sanctimonious was our Word of the Day on 11/13/2006. Hear the podcast!
Recent Examples of sanctimonious from the Web
Grace Hemingway is often seen as domineering and emasculating; Ernest claimed to hate her for her sanctimonious condemnation of his early fiction, and blamed her for his father’s suicide.
In keeping with the car's brutal new persona, the replacement chip promises a much less sanctimonious attitude.
These example sentences are selected automatically from various online news sources to reflect current usage of the word 'sanctimonious'. Views expressed in the examples do not represent the opinion of Merriam-Webster or its editors. Send us feedback.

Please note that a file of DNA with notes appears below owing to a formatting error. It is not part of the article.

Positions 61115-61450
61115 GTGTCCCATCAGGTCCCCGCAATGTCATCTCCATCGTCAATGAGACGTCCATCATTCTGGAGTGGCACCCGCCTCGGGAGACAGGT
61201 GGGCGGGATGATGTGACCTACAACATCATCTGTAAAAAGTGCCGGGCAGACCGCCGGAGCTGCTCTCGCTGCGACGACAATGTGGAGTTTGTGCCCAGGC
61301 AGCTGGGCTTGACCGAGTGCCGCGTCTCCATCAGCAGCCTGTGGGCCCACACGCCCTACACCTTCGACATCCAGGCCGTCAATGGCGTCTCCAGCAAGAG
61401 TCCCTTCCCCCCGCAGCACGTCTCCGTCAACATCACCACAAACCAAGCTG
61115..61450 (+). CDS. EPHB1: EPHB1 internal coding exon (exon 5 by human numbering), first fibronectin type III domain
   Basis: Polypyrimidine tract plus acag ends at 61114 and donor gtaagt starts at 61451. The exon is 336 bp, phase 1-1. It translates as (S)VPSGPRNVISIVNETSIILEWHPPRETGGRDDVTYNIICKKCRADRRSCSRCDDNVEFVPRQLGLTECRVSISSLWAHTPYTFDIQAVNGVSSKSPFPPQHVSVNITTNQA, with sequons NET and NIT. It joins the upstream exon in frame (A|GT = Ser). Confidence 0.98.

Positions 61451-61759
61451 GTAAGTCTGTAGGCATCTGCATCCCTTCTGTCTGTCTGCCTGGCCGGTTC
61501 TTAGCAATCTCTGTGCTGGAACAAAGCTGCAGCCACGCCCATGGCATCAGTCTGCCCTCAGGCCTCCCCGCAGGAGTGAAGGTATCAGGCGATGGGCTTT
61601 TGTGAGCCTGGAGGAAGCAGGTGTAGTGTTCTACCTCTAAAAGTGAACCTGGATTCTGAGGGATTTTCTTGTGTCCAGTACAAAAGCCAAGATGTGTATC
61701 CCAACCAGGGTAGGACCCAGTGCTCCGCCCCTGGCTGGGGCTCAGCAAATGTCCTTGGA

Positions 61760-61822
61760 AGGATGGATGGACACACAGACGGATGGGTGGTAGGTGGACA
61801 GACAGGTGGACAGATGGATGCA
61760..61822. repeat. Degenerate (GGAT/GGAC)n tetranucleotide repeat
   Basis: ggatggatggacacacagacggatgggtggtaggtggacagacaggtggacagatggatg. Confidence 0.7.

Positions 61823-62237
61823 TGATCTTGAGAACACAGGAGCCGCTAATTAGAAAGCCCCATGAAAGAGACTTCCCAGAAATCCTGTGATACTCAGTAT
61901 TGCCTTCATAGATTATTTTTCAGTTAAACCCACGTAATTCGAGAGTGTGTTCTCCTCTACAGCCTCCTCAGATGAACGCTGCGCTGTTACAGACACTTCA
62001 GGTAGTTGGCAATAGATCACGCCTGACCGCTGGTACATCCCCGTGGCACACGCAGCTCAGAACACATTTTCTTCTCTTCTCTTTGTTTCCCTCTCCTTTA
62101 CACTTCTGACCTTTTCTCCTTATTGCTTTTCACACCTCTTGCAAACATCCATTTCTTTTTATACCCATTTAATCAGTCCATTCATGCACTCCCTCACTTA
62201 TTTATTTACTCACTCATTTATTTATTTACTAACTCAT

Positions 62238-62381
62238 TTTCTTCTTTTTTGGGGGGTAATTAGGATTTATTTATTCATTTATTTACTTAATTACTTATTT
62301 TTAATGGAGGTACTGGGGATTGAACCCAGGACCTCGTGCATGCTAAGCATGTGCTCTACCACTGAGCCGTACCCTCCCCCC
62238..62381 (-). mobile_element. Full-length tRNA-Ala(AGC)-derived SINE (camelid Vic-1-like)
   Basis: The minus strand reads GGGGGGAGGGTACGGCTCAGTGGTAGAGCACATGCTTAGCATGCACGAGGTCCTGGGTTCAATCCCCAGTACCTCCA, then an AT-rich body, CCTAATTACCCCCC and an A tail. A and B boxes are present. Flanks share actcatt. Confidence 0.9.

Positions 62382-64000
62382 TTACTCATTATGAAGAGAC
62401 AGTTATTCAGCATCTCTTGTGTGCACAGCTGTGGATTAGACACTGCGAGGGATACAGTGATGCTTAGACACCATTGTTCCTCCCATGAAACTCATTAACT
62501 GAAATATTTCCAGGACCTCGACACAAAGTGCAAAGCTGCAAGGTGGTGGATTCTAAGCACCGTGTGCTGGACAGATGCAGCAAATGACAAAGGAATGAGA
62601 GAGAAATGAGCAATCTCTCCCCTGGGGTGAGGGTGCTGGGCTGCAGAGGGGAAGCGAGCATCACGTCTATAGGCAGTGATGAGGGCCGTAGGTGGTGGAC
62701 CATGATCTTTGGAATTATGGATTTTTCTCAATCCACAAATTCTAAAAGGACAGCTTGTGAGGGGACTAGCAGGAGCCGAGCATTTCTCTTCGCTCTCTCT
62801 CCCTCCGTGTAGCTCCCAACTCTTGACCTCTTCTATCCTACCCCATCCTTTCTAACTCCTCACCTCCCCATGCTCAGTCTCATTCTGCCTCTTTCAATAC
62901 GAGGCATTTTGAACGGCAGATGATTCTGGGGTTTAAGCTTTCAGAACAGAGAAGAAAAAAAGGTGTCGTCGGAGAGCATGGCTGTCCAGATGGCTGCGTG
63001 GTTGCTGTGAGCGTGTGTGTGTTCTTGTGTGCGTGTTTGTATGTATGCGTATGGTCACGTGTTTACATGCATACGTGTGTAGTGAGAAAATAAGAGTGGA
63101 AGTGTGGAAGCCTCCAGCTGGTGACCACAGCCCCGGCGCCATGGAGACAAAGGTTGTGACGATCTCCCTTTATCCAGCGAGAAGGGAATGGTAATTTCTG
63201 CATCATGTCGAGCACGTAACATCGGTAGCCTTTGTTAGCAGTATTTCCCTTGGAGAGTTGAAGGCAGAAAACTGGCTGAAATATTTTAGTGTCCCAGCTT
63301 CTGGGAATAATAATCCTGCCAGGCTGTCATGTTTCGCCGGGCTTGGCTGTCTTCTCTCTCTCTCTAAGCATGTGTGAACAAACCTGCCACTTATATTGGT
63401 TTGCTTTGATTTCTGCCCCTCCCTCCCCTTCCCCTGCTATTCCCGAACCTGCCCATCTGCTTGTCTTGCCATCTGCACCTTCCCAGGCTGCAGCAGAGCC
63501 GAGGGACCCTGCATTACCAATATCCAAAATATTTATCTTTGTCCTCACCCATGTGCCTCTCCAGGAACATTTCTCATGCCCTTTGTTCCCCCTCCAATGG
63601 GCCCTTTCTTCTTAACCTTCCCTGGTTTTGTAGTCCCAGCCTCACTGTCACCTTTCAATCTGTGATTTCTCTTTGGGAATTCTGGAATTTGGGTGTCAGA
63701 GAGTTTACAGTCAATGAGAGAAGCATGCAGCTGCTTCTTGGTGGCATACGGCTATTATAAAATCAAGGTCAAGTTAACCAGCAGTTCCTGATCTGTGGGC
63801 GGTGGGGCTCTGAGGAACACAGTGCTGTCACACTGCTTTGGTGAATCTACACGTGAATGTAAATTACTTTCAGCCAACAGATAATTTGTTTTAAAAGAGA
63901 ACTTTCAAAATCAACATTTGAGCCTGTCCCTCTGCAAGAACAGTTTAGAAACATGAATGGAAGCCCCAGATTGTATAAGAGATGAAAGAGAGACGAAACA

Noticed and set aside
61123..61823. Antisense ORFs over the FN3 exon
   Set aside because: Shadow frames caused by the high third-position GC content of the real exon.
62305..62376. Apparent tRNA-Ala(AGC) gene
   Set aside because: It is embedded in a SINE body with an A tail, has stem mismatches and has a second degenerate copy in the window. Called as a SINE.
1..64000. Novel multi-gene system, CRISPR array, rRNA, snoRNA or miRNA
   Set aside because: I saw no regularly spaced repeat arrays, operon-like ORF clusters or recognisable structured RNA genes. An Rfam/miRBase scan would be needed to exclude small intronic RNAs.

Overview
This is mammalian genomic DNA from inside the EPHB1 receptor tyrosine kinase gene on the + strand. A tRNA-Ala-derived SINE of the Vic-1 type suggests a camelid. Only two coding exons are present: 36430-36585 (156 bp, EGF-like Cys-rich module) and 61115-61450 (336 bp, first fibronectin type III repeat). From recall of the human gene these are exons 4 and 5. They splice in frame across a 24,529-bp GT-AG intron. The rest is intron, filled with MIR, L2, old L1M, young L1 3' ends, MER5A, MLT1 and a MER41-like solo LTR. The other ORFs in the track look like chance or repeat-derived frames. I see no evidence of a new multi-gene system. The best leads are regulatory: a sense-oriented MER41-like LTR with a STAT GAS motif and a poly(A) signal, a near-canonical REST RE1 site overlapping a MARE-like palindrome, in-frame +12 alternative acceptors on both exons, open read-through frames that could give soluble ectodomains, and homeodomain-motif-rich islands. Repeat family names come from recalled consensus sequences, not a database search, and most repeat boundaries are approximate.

How Shakespeare Used Sanctimonious
There's nothing sacred about "sanctimonious"-at least not any more. But in the early 1600s, the English adjective was still sometimes used to describe someone truly holy or pious (a sense that recalls the meaning of the word's Latin parent, sanctimonia). Shakespeare used both the "holy" and "holier-than-thou" senses in his work, referring in The Tempest to the "sanctimonious" (that is, "holy") ceremonies of marriage, and in Measure for Measure to describe "the sanctimonious pirate that went to sea with the Ten Commandments but scraped one out of the table." (Apparently, the pirate found the restriction on stealing a bit too inconvenient.)
First Known Use of sanctimonious
SANCTIMONIOUS Defined for English Language Learners
Definition of sanctimonious for English Language Learners
: pretending to be morally better than other people
Seen and Heard
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